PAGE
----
3. I’ve heard my grandmother talk about having to wash like this. I just can’t even imagine having a large family and doing laundry.
    I am also thankful for the dishwasher. It truly is another modern saving grace.
    My Granny also used to tell stories of having bath time and how everyone used the same water to bathe. I just cannot even imagine.
    Thanks for such a great blog.

    • I’ve always been happy that I didn’t have to use washtubs, wash boards and haul and heat the water! I can’t imagine doing laundry this way. I can’t imagine. It’s no wonder many a person was in obviously dirty clothes. Air conditioning is my must have. I have MS and I’m heat intolerant. I couldn’t function without air conditioning! Thank you Willis Carrier!

    • My dad tells the stories about using the same bath water and he is one of 8 kids! I can’t imagine either!!

  4. I am so happy for today’s modern conveniences. The one thing I don’t use is a dishwasher. The one in our house has been broke since the day I moved here and I just got used to hand washing them every night.

  5. We always had a regular washer but my grandmother’s house had all the old conveniences. She had an ice box and an old washer as well as a washboard. Find doing laundry time consuming now but I cannot imagine how long it would have taken

  6. I grew up using a wringer washer. We used it for years and it took all day to do the laundry. My mother didn’t want an automatic washer she said they didn’t wash clothes very good. I think I was in my teens before we got the automatic washing machine. I spent a lot of days running clothes through that wringer.

  7. My mother would her laundry in the backyard, but she would set her tub on a ring of rocks and kept a low fire under it so the water stayed hot. I remember she often scraped her knuckles on the ridges of the washboard.

    • Smart woman using a ring of rocks like that! I remember my grandmother had an old washboard and scraping my fingers on it. But I was playing with it, not using it to wash clothes. At the time, I don’t even think I knew what it was!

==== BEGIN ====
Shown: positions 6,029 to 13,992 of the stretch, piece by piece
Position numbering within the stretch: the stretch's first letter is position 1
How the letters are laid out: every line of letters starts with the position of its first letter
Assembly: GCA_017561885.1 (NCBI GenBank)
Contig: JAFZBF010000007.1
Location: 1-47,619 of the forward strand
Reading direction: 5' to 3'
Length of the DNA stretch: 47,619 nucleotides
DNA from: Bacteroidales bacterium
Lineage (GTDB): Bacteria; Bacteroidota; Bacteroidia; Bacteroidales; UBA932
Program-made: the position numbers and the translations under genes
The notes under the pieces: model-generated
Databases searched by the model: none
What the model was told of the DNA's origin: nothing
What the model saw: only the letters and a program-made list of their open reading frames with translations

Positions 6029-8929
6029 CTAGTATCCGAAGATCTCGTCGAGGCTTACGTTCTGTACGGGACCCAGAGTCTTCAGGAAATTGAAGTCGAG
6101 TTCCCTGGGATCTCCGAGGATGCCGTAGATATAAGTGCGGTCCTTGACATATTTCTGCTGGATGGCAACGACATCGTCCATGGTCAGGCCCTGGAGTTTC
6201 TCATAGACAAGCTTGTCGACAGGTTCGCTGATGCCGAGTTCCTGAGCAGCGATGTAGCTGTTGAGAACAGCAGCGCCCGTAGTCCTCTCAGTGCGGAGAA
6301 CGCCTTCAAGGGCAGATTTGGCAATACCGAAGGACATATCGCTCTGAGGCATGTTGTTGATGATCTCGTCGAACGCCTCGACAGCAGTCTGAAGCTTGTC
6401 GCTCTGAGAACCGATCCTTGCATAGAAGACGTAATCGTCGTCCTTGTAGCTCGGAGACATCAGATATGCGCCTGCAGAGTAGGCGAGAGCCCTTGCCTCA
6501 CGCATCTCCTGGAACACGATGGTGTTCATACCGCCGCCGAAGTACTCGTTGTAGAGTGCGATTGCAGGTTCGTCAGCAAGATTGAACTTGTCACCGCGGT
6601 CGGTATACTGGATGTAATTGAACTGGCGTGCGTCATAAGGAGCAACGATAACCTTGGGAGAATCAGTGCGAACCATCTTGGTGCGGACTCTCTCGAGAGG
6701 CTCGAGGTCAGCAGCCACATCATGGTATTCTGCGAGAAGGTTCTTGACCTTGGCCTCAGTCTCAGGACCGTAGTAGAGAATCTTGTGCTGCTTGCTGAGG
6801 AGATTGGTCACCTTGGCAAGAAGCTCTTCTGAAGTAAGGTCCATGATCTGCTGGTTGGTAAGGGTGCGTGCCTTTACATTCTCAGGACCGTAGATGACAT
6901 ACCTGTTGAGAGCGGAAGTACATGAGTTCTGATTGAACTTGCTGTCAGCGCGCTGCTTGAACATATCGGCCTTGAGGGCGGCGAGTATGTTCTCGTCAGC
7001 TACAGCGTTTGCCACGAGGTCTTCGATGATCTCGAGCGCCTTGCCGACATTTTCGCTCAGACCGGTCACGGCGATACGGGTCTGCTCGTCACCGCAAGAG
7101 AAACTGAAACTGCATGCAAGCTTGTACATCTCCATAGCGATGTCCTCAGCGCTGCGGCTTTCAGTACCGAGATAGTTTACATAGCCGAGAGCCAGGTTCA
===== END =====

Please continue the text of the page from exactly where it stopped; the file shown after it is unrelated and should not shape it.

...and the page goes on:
8. great blog, I remember we would hang dry our laundry, and if it rained you had to run out and get the clothes off the line, if the line was low from the clothing, i would run into it,ouch. we had a washer and dryer, but i have seen the wash tub and wash boards, my daughter has a portable wash tub, and you have to fill it up with 5 gallons of water when it rains, you have to add more water. to rinse it, and it spin dry the clothing, she lives in an apartment, I am glad for the invention of microwaves, i remember when my mom got one for our house we were all amazed that it heated up a cup of water in 40 seconds,

  9. This point definitely has me counting my blessings, Kit. Sooooo thankful for my washer and dryer! My grandma always had a clothesline in her backyard, and I remember thinking it was awesome when I was a kid. You can hang all kinds of things on a line like that – not just clothes. 😉

  10. I’m exhausted just reading about how they did laundry! Looking forward to reading Dear Mr. Tindle.

  11. Congrats on your book. Such a pretty cover. Would love to read it. I have read a couple of books that talked about doing their laundry. I found it interesting. One was more detailed than the other, but I loved that they shared some of how the women cleaned their laundry. When we lived on the farm, mom would wash the clothes in the washer and we would hang them on the line. Ohhh but I loved the fresh smell of outdoors. My grandmother had a wash board and when I asked her about it, she showed me how it was used. And she used a ringer for taking out excess water, then we hung the clothes outside on the line. Ohhh, I was hooked. Yes now I love my washer and dryer, and I feel spoiled compared to the women of the past. Now at my age I dont thing I would want to go through all what they did to wash clothes. I mean I would, but it would be several days to get it done. LOL For years we cooked out on a fire in dutch ovens. When I married, we went camping and he had his own set of dutch ovens and skillets. So we used these when we went camping. When our son went into scouts, he already knew how to cook like this. And since he like to eat (especially from outdoors) he became the cook for the troop. (the other boys would either over cook or under cook the food) Finally, I suggested when they go out to their camping that he take one or two boys at a time and gently give them lessons. Surprisingly the other boys took to it like a duck to water. He loved it.

    • That’s so cool. My brother is the skilled one with a dutch oven in our family. He brings it camping every year and makes all kinds of yummy things with it!

  12. When I was a teenager my parents moved us to a remote piece of land with no electricity we would wash clothes by hand and hang them to dry. When my sister got her driver’s license we would drive 30 minutes into town and do the laundry. I LOVE my washer and dryer!